Glasgow City Region Bus Partnership brings together as a voluntary partnership the eight Glasgow City Region local authorities, Strathclyde Partnership for Transport, bus operators (through their new alliance, GlasGo) and bus passenger representative groups to address current challenges to bus travel and to improve the passenger experience for communities across the Region.
The vision of the Glasgow City Region Bus Partnership is of a Region where bus services form part of a network of connectivity, enhancing the opportunities and wellbeing of those who live or visit here - providing safe, affordable, enjoyable connections and reducing road congestion, noise and air pollution.
Aims of the Glasgow City Region Bus Partnership include:
The Glasgow City Region Bus Partnership also supports the delivery of Glasgow's Low Emission Zone and brings together key partners to develop bus priority funding bids to Transport Scotland's Bus Partnership Fund.
The work of the Glasgow City Region Bus Partnership seeks to positively impact upon the affordability and accessibility of the bus network and assist with creating the conditions that will increase bus patronage. A faster, cheaper, and better-connected bus network will benefit all bus passengers across the City Region as well as the environment.
Joan Aitken OBE was Traffic Commissioner for Scotland from 2003-2019. In that role she was responsible for licensing and regulating the bus and road haulage industries in Scotland as well as the conduct of professional bus, coach and HGV drivers. That included setting maintenance standards for vehicles, punctuality standards for local bus services and ensuring road and passenger safety. As Traffic Commissioner, Joan made the first Traffic Regulation Condition implementing the first phase of a Low Emission Zone in Glasgow. This measure which initially affects buses only, brings together operators and the city council to improve air quality and protect public health. Joan is a bus user and knows the difference a good bus journey can make, and so she took on the role of Independent Chair determined to put bus passengers high on the agenda of those shaping the city. Bus operators know of Joan's passion for bus travel and that she wants to get the best out of their industry. Joan is also a keen cyclist.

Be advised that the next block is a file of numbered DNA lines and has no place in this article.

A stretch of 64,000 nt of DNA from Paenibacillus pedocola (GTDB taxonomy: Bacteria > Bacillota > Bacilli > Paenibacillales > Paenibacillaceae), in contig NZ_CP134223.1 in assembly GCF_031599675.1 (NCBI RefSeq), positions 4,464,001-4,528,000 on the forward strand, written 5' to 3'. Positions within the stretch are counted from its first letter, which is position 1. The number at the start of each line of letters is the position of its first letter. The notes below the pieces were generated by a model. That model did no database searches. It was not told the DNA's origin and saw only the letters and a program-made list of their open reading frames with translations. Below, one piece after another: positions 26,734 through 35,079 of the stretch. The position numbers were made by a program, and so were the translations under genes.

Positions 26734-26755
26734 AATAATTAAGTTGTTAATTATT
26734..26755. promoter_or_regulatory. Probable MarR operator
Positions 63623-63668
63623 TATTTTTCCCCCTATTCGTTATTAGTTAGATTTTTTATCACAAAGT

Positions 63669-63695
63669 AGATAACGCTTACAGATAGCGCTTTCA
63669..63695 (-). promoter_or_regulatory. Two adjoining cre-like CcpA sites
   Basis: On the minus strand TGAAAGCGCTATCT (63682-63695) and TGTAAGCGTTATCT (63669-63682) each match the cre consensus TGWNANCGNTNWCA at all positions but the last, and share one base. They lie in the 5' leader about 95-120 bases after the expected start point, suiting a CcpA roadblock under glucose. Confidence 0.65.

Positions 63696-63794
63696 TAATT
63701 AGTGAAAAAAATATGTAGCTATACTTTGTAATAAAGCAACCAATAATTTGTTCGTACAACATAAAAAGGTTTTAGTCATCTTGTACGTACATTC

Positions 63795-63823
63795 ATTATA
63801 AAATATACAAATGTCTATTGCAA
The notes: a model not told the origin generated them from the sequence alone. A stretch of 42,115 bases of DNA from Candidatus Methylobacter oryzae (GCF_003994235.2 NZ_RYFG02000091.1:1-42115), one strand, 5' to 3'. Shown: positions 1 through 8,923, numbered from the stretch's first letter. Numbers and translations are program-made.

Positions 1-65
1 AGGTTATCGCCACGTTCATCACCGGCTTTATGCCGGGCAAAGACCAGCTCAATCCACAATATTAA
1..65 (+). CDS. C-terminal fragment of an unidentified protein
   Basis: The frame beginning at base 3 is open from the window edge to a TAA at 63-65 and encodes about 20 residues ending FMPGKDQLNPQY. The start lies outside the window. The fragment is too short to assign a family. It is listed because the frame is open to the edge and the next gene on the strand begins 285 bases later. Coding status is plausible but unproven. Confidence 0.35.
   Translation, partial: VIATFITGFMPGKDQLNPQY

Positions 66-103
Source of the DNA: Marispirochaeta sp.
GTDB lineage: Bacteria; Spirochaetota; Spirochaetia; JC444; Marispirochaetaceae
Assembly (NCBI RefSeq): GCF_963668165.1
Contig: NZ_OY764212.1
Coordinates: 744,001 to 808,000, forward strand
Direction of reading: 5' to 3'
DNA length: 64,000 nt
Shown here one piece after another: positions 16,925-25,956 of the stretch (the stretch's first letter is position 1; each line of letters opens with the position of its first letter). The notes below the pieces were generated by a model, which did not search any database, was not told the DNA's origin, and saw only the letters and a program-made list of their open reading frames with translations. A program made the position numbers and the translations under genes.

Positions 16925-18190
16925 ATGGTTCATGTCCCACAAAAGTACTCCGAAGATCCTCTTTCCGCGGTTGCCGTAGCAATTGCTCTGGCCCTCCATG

As part of its response to the climate emergency, the Scottish Government is committed to providing a long-term investment of £500m to deliver targeted bus priority measures on local and trunk roads. This is intended to reduce the negative impacts of congestion on bus services and address the decline in bus patronage. The investment takes the form of the Bus Partnership Fund, together with the roll-out of infrastructure for the trunk road network.
The Bus Partnership Fund will complement the powers in the Transport (Scotland) Act 2019, enabling local authorities to work in partnership with bus operators, to develop and deliver ambitious schemes that incorporate bus priority measures. The Fund will focus on the evidence of how bus services will be improved by addressing congestion, however, the partnership approach is also expected to leverage other bus service improvements to help tackle the climate emergency, reduce private car use and increase bus patronage.
Glasgow City Council will submit any bid(s) to the Bus Partnership Fund on behalf of the Glasgow City Region Bus Partnership.
Details of first round funding awards was announced by Transport Scotland on 22 June 2021.
Glasgow City Council (GCC) as lead authority of the Glasgow City Region Bus Partnership (GBP) appointed external consultants who are currently developing business cases for five strategic bus corridors allocated funding through the Bus Partnership Fund (BPF). The five strategic bus corridors are as follows:
A Strategic Business Case (SBC) report has been developed to present and appraise potential options to implement bus priority measures along each strategic bus corridor. The SBC was submitted to Transport Scotland for a Gateway Review in November 2022 following the Case for Change stage and was successfully approved on the 24 February 2023. Details of the Case for Change report that was produced for the SBC can be found here [24Mb] and a summary of the SBC can be found here [165kb].
The Outline Business Case (OBC) covering the strategic, economic, management, financial and commercial case for progressing the proposals, for each of the five strategic bus corridors was submitted to Transport Scotland in June for Paisley Road West and the other 4 corridors in July 2023 for review and approval. The outcome of these is expected in the Autumn.
Subject to OBC approval, the GBP will receive funding from Transport Scotland to progress each strategic bus corridor to Final Business Case including detailed design development. Extensive public consultation would take place on bus priority infrastructure schemes for each of the strategic bus corridors allocated BPF funding. Community and stakeholder engagement will inform the development and appraisal of options, as a key component of the Scottish Transport Appraisal Guidance process.
A further update will be provided following the OBC gateway review in the near future.
If you need to contact someone about Glasgow City Region Bus Partnership please email ConnectingCommunities@glasgow.gov.uk